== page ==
This study aimed to examine the effectiveness of The Enhanced Support Service (ESS) pilot in reducing custodial violence and disruption, and the associated costs, by observing the behavioural change of the 35 service users who participated in ESS intervention within its first 22 months of operation. Frequencies of recorded incidents of aggressive behaviours, self-harming behaviours, noncompliance, and positive behaviours were counted from routine administrative systems using a coding structure developed in previous studies. The count data were analysed using nonparametric tests and Poisson regression models to derive an Incident Rate Ratio (IRR). Findings suggest the ESS is associated with a reduction in aggressive behaviours and noncompliance, with medium to large effect sizes (r = .31-.53); however, it was not associated with a reduction in deliberate self-harm or increased positive behaviours. The Poisson models revealed that levels of pre-intervention behaviour, intervention length, intervention completion, and service location had varying effects on postintervention behaviour, with those who completed intervention demonstrating more favourable outcomes. The ESS service model was associated with a reduction in behaviour that challenges, which has implications for the reduction in associated social, economic, and political costs—as well as the commissioning of interventions and future research in this area.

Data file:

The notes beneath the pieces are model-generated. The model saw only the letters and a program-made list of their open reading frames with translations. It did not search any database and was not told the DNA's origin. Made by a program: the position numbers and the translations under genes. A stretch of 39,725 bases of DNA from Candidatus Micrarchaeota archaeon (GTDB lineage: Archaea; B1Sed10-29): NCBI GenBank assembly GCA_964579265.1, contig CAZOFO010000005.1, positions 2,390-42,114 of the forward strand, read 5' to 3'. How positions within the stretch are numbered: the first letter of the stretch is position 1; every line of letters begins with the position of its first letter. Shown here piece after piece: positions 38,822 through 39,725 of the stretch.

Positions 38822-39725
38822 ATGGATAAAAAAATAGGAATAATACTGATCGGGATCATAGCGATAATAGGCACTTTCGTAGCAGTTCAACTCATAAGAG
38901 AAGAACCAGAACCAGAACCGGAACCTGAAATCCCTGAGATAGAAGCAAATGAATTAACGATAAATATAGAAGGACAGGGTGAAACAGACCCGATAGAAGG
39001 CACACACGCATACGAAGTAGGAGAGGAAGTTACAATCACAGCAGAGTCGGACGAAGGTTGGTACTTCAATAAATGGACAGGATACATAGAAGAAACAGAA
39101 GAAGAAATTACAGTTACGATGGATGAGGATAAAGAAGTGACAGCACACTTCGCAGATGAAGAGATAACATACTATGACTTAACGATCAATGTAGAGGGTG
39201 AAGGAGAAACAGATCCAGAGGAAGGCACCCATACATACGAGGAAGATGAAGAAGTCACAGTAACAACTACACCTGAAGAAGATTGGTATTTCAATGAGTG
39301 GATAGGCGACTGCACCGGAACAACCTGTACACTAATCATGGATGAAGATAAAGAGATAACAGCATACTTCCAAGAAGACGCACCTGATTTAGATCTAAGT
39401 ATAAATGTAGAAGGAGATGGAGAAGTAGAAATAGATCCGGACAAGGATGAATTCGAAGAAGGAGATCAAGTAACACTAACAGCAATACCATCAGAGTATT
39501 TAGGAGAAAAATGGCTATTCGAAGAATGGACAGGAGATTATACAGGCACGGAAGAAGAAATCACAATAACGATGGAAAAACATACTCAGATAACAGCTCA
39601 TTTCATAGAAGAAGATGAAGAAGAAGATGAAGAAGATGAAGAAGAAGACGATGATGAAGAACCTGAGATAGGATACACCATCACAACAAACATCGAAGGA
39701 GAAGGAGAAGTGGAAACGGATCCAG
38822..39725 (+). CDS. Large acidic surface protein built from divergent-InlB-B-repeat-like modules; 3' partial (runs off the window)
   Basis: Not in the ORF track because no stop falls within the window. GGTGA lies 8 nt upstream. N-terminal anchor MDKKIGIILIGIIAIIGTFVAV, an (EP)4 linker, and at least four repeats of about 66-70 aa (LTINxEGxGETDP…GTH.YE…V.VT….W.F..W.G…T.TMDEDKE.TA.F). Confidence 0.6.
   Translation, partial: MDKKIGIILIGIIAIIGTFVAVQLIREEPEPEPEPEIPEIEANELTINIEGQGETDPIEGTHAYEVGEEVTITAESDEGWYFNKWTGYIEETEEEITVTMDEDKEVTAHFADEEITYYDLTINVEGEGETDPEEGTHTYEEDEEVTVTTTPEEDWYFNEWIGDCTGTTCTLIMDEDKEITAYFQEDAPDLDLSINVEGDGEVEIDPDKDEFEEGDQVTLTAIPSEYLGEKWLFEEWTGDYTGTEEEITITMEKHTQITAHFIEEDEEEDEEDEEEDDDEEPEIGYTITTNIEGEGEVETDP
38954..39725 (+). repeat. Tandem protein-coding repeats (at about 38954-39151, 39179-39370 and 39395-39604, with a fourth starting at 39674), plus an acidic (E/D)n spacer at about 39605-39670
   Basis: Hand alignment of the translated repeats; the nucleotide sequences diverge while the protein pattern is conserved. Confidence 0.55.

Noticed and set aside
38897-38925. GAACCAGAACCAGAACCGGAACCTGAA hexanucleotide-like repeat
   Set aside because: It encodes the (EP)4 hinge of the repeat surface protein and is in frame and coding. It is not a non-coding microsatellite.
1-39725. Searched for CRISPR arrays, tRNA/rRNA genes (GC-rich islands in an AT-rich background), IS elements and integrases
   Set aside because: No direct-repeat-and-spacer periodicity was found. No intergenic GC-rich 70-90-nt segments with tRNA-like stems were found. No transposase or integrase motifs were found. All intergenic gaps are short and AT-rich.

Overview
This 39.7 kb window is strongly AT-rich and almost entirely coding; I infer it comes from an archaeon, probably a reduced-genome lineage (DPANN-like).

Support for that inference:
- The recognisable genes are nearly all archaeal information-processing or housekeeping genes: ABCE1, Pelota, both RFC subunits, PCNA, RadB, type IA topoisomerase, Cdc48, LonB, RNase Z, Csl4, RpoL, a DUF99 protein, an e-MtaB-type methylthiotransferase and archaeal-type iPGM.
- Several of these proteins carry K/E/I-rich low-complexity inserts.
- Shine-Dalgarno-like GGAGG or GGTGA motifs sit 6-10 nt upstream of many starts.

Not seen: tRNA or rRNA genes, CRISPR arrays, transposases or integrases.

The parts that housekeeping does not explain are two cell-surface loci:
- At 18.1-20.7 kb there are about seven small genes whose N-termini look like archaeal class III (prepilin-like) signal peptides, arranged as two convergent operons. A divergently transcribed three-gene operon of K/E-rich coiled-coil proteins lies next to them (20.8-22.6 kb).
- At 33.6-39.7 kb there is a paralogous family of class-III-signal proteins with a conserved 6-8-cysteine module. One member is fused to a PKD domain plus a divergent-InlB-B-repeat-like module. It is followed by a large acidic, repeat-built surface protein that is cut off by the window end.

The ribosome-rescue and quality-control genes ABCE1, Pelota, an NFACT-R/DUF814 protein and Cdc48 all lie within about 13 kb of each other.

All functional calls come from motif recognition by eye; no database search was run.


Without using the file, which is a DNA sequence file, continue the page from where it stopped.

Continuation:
Jake Camp, Kerry Joy, Mark Freestone
International Journal of Offender Therapy and Comparative Criminology, January 11, 2018
http://journals.sagepub.com/doi/abs/10.1177/0306624X17752254

Does “Enhanced Support” for Offenders Effectively Reduce Custodial Violence and Disruption? An Evaluation of the Enhanced Support Service Pilot – 2018-01-11